Where are Wilmington police officer cameras? Are they necessary?
Here is John Watson’s commentary:
Let’s consider all that has been happening with the Wilmington Police Department. The department divided the city into three separate police sectors. There is a new homicide unit, created after months of pressure from city residents. The Williams administration has a new police chief, Bobby Cummings, after the city’s first female chief resigned.
All those factors come into play as Wilmington Mayor Dennis Williams tries to live up to his promise of a major reduction in the violent crime rate. Violent crime reduction did occur during the his first year, but Wilmington is still rated as the third worst in violent crime among 450 cities of comparable size, according to FBI statistics.
But what about those complaints we still hear regarding to need changes in how some officers go about their jobs? The News Journal reports Wilmington already has police body cameras in storage. But no one says how many there are, when they will be used, or how much they cost.
What’s up Mayor Williams? We don’t need a Ferguson incident here. The use of such cameras could have helped the grand jury come up with more to think about in the Michael Brown case.
It’s reported that Governor Jack Markell is agreeable to the use of body cameras on police and it is now being considered by Delaware State Police officials. That is an important step as civil rights groups calls for this new technology after Michael Brown was killed.
Markell has a meeting planned with Delaware State Police Colonel Nathaniel McQueen, Jr. and Richard Smith, President of the Delaware NAACP. That group has called for Delaware law enforcers to be equipped with body cameras.
Smith says body cameras worn on an officer’s chest or shoulder would provide the true account of what really happened when the officer deals with the public and protecting police from lawsuits.
“It protects both parties, police and the citizens,” he said. “The community really wants cameras on police. If the officer in Ferguson had a camera on him, even when he went after Mr. Brown, it would have been a different outcome.”
The News Journal reports the police department in Dover has each police vehicle equipped with a camera and the officer wears a microphone. There are no body cameras for its 93 officers, but a spokesman said they are always open to improve services and protect their officers and the public, and that includes the use of body cameras and other new technology.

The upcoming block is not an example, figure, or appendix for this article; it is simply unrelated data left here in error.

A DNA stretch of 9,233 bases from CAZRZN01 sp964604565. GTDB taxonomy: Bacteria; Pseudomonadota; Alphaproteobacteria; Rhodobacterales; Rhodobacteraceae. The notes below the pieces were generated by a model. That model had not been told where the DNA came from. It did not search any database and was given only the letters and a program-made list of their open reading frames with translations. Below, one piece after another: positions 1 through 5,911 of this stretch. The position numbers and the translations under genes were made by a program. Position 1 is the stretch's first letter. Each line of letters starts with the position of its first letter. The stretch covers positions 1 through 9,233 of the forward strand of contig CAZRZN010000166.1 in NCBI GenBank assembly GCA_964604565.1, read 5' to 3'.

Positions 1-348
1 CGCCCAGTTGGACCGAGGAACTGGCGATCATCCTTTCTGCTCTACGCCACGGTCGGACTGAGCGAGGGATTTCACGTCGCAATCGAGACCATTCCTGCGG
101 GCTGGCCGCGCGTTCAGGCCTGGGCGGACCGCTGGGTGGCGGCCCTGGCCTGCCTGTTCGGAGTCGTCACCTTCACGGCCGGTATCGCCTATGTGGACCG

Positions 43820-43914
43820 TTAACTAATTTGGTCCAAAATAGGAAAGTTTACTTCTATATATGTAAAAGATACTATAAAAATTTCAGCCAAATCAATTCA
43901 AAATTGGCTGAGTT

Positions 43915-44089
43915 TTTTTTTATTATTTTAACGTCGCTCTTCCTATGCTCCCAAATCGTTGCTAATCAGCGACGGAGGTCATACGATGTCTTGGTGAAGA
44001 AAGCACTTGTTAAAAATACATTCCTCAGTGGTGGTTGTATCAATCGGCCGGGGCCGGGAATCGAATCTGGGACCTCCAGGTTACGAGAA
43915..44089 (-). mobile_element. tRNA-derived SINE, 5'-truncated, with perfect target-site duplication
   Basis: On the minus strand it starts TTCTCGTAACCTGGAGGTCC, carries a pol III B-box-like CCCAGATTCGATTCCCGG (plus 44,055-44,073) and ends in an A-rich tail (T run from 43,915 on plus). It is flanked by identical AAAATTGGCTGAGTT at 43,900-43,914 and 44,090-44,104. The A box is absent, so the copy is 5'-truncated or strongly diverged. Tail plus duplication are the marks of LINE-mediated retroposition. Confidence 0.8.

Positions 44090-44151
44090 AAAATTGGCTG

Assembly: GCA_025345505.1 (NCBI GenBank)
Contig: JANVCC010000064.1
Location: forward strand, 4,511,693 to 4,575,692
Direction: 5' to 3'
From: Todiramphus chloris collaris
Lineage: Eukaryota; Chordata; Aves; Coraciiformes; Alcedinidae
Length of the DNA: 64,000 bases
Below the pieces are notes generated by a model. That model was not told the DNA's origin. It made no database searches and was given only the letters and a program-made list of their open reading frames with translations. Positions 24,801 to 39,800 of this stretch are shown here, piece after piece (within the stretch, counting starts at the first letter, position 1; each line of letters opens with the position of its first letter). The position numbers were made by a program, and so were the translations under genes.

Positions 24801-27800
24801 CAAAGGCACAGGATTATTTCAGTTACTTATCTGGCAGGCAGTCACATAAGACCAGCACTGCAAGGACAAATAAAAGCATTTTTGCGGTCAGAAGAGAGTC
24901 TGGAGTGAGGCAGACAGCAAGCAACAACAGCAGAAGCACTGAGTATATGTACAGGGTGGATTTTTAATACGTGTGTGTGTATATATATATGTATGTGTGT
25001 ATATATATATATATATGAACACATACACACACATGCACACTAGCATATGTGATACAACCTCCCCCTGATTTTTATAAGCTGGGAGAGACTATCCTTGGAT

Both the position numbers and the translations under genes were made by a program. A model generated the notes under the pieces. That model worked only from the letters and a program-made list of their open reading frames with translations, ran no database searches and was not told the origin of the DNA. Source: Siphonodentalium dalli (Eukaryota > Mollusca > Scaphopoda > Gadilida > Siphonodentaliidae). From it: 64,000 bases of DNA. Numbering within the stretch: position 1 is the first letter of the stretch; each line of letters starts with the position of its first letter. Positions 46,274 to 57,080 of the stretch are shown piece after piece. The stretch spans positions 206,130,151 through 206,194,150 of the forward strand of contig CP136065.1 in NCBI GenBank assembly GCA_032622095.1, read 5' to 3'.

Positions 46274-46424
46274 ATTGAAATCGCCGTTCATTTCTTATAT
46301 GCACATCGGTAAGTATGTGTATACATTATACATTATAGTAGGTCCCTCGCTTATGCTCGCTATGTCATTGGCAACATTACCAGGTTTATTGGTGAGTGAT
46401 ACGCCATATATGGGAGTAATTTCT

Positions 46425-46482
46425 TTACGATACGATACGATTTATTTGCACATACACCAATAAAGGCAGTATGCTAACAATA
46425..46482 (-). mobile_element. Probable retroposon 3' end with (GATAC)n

Fred Calhoun, President of the Delaware Fraternal Order of Police, a group that represents 2,500 law enforcement Officers in Delaware, agrees with civil rights advocates that there is some merit in body cameras. But he said there are some outstanding questions about privacy for officers who should not be subject to surveillance seated in their car or getting lunch, or during a time they are not responding to an incident.
Jay Stanley, an American Civil Liberties Union senior policy analyst, said that police with body cameras are different because of their potential to serve as a check against the abuse of power by public officials.
As for Smith, the Delaware NAACP president said the distrust among members of the black community and the police the basis of the call for cameras on police. “I want to make sure we get to the root of the problem we have in the United States and a police vs. the black community [attitude],” he said.
Here’s my final thought and it is something I have thought about for a long time. It occurs to me that there should be more respect from both sides. Respect for police and respect for African-Americans. It would solve many of our racial problems.
John Watson is a long time observer of Delaware from his perch as a radio talk show host. You can comment to John via email: JohnWatson1506@comcast.net